For those with health concerns, especially chronic disease, the book offers a well-researched road map to improved well-being. I loved that Coronado rebutted some of the silly health claims floating around the internet. Her advice about a vegetable-heavy diet, yoga for improved mental health and walking as a way to strengthen and heal the body is given with clarity, kindness, enthusiasm and appropriate caveats about seeking medical advice for your specific condition. My only quibble is I wish she had included a menu of what she eats each day—I think that would have helped readers understand how to put the diet together better. But that is minor. Overall, this is an inspiring book for anyone who wants to be healthier and knows that can be achieved in the garden.

Fresh from the Garden

I was happy to attend the Terrace Horticultural Book Awards event earlier this year for John Whitman, author of Fresh From the Garden: An Organic Guide to Growing Vegetables, Berries and Herbs in Cold Climates (University of Minnesota Press, 2017). John has written or co-written several other guides for northern gardeners and is an expert at getting the most from your garden. His books are known for being thorough and well researched.

Fresh from the Garden is a comprehensive guide to growing vegetables in the North. Whitman begins with more than 100 pages of instructions on everything from building soil to growing vegetables in containers, raised beds and straw bales as well as thorough descriptions of seed types, seed starting procedures, transplanting, watering, staking and just about anything else you need to know to grow a good vegetable garden. The remainder of the book is a plant-by-plant list of what you might grow in a northern vegetable garden.

Each chapter covers growing needs, seed selection and starting, diseases and pests as well as mulching, thinning or pruning, if needed. It also includes lists of varieties of each vegetable that grow well in the North. I plan to use this as a reference as I’m selecting seeds and deciding what to grow in next year’s garden.  It’s also helpful for plants you have had problems with in the past as Whitman covers so many of the possible problems you might have with each plant.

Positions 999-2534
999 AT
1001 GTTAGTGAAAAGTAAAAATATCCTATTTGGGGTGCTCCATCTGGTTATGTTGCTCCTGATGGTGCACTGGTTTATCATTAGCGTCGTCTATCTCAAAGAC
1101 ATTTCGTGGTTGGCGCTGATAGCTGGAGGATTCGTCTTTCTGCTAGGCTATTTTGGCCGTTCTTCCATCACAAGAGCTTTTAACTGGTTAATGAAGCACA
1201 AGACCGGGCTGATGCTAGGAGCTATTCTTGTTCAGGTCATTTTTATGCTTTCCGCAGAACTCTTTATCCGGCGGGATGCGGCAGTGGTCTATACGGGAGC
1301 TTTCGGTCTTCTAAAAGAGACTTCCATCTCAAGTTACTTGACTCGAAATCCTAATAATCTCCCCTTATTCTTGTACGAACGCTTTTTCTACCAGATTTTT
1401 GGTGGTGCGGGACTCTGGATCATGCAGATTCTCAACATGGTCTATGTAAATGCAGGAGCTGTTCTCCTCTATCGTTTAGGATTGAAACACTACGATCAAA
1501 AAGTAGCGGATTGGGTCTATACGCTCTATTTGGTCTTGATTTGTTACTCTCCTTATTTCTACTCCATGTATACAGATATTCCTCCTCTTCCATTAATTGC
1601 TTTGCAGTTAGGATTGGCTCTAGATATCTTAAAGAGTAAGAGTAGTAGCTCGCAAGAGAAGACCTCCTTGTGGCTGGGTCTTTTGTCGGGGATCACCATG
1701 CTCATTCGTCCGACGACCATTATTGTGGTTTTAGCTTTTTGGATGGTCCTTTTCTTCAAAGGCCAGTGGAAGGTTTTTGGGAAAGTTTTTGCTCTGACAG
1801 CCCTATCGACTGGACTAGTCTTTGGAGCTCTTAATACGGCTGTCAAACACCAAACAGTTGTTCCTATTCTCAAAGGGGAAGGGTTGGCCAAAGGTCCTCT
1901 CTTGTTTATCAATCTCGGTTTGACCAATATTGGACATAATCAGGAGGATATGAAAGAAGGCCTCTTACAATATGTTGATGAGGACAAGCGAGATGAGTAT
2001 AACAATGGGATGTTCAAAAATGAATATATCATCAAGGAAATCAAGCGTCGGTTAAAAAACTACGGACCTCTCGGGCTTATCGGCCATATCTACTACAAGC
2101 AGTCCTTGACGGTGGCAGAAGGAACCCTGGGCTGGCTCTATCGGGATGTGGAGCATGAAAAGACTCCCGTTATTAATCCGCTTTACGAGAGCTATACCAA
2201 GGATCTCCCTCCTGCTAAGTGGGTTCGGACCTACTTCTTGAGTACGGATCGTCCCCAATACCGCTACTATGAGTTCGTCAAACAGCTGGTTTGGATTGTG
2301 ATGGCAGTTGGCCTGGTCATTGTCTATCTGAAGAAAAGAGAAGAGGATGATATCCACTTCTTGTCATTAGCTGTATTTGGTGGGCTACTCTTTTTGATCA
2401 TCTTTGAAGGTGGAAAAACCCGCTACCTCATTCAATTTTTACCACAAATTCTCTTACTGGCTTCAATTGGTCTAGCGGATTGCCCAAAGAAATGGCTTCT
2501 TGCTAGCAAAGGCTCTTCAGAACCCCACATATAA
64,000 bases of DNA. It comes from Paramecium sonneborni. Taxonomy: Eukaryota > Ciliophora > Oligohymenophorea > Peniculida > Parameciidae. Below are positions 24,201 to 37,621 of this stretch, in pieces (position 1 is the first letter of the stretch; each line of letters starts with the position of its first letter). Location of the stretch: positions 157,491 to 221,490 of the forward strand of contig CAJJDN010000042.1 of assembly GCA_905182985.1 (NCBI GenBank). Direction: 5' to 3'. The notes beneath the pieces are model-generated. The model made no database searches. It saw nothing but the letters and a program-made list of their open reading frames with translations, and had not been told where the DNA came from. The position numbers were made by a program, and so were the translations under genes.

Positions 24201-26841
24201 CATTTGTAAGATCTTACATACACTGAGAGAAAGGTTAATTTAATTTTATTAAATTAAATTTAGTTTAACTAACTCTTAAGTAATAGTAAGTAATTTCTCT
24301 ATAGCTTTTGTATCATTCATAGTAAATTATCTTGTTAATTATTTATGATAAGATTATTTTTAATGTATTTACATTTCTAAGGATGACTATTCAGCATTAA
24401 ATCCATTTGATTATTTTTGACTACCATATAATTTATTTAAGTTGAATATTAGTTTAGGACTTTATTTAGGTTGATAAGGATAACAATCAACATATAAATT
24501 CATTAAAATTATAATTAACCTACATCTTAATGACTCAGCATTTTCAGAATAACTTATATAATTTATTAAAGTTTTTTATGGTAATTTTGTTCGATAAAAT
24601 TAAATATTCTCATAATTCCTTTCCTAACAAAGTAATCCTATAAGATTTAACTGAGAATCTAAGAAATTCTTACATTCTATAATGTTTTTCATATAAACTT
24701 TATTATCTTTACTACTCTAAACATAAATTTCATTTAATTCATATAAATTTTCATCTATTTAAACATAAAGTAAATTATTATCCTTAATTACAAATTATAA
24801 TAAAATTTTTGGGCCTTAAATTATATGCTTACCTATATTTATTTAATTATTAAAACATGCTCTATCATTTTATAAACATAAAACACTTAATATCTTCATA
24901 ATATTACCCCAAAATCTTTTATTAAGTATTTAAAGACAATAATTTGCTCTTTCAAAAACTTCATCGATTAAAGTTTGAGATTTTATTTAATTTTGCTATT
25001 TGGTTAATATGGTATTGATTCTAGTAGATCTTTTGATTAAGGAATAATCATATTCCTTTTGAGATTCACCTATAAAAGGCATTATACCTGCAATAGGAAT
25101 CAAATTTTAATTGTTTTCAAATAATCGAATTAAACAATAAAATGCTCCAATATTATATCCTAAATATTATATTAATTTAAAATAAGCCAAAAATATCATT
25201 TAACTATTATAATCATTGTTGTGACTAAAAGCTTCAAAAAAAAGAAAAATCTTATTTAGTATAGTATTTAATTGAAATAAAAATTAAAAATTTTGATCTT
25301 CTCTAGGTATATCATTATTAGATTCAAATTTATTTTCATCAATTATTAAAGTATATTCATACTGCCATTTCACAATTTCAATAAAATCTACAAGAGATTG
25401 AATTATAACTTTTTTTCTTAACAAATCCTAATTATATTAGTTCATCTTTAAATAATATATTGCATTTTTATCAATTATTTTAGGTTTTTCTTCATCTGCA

For a dedicated vegetable gardener, this would be a fantastic gift and eventually a well-worn reference from a source you can trust.

What books are you gardening books are you reading now?

 

 

 

Holiday Mini-Container, Book Signings and a Very Chilly Dog

It’s a big weekend ahead for me, with two book signings and lots of holiday decorating to do around the house. I love putting together holiday containers for outside my front door, so I thought it would be fun to do a mini-container to take with me this weekend to spruce up my table at the signings.

The first event is from noon to 4 at the Warden House in Stillwater, where I will be one of several authors signing books of regional interest. Stillwater is a fun town for shopping and wandering around—it reminds me of another terrific Minnesota town: Northfield! I hope folks will come down and check it out. The second signing is at the Minnesota History Center, where it is double discount days for members of the historical society. I’ll be hanging around on Sunday from 1:30 to 2:30 p.m. signing books. A whole bunch of the Minnesota Historical Society Press authors are being featured this weekend.

Once everything was assembled, putting this together took about 10 minutes.

Because it’s nice to have something to talk about with people (besides the book, of course), I put together this simple pot. The container is a small terra-cotta pot that I painted red and black, and filled with dirt. I found the reading Santa figure at Joann Fabrics for 60 percent off and he seemed like an appropriate addition. I glued a large nail to his base so he would be anchored during transport. Then, I surrounded Santa with greens, mostly from my yard, such as spruce, arborvitae, rhododendron and sedum. The boxwood and other greens came from a bouquet I purchased at the store, most of which is available for other decor.

We really do not keep our house as chilly as Lola’s blanket might indicate. She watched the container decorating with interest.

Once I had painted the pot, snipped the greens and bought the Santa, the whole project took less than 10 minutes to put together, under the watchful gaze of Lola, the dog, who is not enjoying our recent cold weather. While I like the way the pot looks, I may add a bow or something to brighten it up.

I’m working on a bigger container for my porch, which I hope to get finished soon since the holidays are coming on fast.

What are your favorite holiday container ideas?

Minnesota’s Horticultural Heroes

On Sunday, I’ll be in Northfield talking about a few of Minnesota’s horticultural heroes who I encountered while working on my new book, The Northern Gardener: From Apples to Zinnias, 150 years of Garden Wisdom. The book will be released in about two months! But because I have a long association with the Friends and Foundation of the Northfield Public Library, my friends in the Friends asked if I would give a pre-publication talk for the Friends’ annual meeting. Happily! The talk follows the Friends’ annual meeting at 2 p.m., Sunday, Sept. 24, at the library.